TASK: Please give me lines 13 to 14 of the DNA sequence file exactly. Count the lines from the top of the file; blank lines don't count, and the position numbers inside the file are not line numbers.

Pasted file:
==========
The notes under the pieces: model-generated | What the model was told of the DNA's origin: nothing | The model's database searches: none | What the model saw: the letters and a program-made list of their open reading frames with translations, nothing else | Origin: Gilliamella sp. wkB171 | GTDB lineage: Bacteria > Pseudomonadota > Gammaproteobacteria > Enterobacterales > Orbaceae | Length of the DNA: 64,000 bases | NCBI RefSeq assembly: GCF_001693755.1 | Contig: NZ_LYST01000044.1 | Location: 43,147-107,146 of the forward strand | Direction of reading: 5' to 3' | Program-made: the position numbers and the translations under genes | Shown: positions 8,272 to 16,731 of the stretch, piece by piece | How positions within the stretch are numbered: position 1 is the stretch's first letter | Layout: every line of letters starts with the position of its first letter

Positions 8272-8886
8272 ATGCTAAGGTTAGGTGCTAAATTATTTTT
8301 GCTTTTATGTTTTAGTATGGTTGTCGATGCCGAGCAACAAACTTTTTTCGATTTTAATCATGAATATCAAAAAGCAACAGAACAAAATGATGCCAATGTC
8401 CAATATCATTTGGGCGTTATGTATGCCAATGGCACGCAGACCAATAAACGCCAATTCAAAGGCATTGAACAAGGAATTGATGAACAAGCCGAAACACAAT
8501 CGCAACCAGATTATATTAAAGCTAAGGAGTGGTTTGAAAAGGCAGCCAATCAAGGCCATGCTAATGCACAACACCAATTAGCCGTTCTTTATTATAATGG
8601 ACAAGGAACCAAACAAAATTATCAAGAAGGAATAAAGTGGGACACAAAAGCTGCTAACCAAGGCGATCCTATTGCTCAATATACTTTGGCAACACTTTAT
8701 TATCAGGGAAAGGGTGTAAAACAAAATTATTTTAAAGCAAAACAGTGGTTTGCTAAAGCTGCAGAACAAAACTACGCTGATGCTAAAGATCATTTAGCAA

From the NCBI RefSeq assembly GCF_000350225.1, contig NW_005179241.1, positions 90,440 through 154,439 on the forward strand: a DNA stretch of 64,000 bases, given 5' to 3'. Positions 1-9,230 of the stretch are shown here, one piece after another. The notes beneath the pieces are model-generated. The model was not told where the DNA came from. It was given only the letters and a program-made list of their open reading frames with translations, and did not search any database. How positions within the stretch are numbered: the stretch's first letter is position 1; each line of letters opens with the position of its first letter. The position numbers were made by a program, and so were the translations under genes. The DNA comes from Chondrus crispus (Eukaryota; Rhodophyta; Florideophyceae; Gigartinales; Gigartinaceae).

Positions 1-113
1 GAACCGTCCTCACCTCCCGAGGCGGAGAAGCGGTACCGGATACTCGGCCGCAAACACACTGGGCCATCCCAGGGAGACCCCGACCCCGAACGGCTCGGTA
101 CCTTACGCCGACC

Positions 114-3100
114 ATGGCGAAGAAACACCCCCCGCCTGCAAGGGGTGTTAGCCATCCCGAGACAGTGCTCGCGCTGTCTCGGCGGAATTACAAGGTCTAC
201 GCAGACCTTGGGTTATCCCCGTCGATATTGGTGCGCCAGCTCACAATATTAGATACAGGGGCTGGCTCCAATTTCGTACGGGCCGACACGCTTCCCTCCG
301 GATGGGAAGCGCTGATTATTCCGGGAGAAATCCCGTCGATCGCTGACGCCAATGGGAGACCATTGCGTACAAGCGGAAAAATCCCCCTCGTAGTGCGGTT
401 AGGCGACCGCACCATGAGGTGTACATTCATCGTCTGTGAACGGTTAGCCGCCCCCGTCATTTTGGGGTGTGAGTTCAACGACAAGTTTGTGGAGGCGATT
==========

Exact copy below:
Positions 114-3100
114 ATGGCGAAGAAACACCCCCCGCCTGCAAGGGGTGTTAGCCATCCCGAGACAGTGCTCGCGCTGTCTCGGCGGAATTACAAGGTCTAC